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This is a list of British monarchs, that is, the monarchs on the thrones of the various kingdoms that have existed on, or incorporated, the island of Great Britain, namely:
  • The small kingdoms which existed prior to the formation of England, Scotland or Wales
  • England up to 1707
  • Scotland up to 1707
  • The Kingdom of Great Britain (when England & Scotland merged in 1707)
  • The United Kingdom of Great Britain and Ireland (when Great Britain and Ireland merged in 1801)
  • The United Kingdom of Great Britain and Northern Ireland (The UK after the Irish Free State was formed and became a separate kingdom in the 1920s)

Complications over Title and Style 

Royal titles are also complicated because in some cases names of kingdoms are used that did not officially come into existence until later, or came into existence earlier without immediate adoption of the royal title.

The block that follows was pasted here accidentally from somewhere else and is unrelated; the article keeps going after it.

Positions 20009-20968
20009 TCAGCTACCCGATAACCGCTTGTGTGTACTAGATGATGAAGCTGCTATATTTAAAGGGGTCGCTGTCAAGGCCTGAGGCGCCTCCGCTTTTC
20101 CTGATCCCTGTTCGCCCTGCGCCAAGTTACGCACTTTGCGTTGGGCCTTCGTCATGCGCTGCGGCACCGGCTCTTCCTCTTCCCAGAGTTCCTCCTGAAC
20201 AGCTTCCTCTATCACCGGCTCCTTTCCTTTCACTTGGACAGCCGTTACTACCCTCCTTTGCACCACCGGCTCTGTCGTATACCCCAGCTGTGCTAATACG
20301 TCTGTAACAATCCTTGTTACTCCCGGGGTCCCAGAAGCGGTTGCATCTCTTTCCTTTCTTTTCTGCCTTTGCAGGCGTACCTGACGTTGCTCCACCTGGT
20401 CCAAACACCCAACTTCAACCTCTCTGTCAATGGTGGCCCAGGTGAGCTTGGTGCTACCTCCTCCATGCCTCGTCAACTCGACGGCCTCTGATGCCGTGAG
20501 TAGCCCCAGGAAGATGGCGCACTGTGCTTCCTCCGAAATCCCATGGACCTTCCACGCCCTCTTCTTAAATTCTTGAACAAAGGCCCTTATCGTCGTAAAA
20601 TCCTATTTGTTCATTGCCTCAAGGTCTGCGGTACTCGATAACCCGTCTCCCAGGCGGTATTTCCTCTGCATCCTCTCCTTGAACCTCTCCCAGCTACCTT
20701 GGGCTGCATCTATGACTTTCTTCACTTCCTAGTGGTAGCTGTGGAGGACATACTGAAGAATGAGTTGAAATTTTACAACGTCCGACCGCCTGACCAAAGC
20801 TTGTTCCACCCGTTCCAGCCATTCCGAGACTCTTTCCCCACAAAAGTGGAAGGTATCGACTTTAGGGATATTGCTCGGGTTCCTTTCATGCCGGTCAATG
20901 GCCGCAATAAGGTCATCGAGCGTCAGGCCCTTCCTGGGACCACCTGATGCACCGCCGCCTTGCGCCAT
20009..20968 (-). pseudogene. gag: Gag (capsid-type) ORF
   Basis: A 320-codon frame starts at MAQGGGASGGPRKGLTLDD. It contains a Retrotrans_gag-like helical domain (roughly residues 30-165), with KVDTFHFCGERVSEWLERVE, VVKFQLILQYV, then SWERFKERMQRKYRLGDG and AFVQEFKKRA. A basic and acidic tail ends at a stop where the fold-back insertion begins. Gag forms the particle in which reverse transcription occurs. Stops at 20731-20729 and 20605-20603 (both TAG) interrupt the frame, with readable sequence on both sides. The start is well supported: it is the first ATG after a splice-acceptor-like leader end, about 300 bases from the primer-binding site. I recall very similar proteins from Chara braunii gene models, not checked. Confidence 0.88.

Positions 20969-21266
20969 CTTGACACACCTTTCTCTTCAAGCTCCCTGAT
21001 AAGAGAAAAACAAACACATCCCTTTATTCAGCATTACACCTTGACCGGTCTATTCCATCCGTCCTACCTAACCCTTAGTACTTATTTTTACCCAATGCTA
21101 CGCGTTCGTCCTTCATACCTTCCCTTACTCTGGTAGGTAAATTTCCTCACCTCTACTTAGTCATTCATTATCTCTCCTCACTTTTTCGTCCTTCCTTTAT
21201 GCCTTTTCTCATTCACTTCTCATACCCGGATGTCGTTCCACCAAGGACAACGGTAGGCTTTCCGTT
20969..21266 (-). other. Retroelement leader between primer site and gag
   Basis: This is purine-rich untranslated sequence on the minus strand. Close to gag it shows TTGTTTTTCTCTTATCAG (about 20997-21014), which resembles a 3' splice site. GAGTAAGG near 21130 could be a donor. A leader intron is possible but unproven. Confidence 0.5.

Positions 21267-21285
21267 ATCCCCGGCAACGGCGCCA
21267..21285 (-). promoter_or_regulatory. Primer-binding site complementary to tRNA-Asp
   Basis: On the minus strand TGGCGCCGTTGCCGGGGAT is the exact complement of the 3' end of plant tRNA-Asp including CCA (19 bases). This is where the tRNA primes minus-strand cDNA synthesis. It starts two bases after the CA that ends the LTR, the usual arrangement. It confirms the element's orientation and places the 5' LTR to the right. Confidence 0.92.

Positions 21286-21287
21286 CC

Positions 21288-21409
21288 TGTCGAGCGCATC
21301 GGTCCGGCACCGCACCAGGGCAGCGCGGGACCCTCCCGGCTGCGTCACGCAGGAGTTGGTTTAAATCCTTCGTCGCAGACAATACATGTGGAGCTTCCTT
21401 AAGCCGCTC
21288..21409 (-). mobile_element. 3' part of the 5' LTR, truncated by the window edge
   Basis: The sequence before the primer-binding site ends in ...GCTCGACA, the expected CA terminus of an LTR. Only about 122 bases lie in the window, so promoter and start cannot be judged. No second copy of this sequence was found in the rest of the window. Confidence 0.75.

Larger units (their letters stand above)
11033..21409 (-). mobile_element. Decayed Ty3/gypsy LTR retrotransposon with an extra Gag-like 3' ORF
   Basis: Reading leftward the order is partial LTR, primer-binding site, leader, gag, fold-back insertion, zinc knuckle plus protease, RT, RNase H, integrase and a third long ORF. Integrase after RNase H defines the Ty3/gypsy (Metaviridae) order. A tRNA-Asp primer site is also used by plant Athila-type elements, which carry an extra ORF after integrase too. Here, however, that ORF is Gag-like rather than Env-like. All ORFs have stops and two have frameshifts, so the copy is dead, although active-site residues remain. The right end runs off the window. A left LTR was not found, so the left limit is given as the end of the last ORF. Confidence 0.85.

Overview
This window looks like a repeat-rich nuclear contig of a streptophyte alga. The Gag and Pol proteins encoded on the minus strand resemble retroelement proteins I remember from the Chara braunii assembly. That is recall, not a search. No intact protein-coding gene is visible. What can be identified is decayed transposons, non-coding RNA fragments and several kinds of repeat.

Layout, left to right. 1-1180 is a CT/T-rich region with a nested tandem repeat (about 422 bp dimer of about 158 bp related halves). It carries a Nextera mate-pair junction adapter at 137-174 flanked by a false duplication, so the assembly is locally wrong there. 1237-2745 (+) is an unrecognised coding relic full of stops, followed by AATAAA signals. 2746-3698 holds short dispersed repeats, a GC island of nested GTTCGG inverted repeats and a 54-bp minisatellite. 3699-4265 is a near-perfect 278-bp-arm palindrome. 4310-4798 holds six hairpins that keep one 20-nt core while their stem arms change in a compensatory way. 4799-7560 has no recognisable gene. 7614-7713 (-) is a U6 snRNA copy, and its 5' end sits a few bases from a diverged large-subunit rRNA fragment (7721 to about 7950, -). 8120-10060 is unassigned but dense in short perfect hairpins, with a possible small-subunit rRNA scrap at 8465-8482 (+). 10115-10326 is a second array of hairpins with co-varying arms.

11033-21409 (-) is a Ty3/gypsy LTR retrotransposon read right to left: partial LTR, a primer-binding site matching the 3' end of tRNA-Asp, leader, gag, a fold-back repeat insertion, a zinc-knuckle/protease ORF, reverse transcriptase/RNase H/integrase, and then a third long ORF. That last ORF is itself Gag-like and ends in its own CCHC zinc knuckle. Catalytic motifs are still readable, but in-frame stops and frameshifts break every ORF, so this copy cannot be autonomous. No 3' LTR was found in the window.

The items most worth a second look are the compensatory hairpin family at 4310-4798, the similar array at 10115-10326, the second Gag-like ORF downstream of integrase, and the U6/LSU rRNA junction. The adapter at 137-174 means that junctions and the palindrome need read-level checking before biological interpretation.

• For example, in October 1604, one year after James VI of Scotland had become king of England, he decreed that the Royal Title would use the term 'Great Britain' to refer to the "one Imperiall Crowne" made up of England and Scotland. However using that title is problematical because the 'state' of Great Britain was only created in the 1707 Act of Union. Nor was the united crown generally referred to as 'imperial'. Furthermore, monarchs continued to use ordinals attached to the two previous kingdoms, for instance James VII/II. To avoid confusion, historians in general thus refer to all monarchs up to 1707 as monarchs of 'England' and 'Scotland' (so explaining their two ordinals where they existed), with the monarch's title at all times accurately following the 'official' name or names of the state or states they reigned over, where it differed from the official royal title. (Hence though many English and British monarchs claimed 'France' as part of their official title, as that had no reality in substance it isn't used.)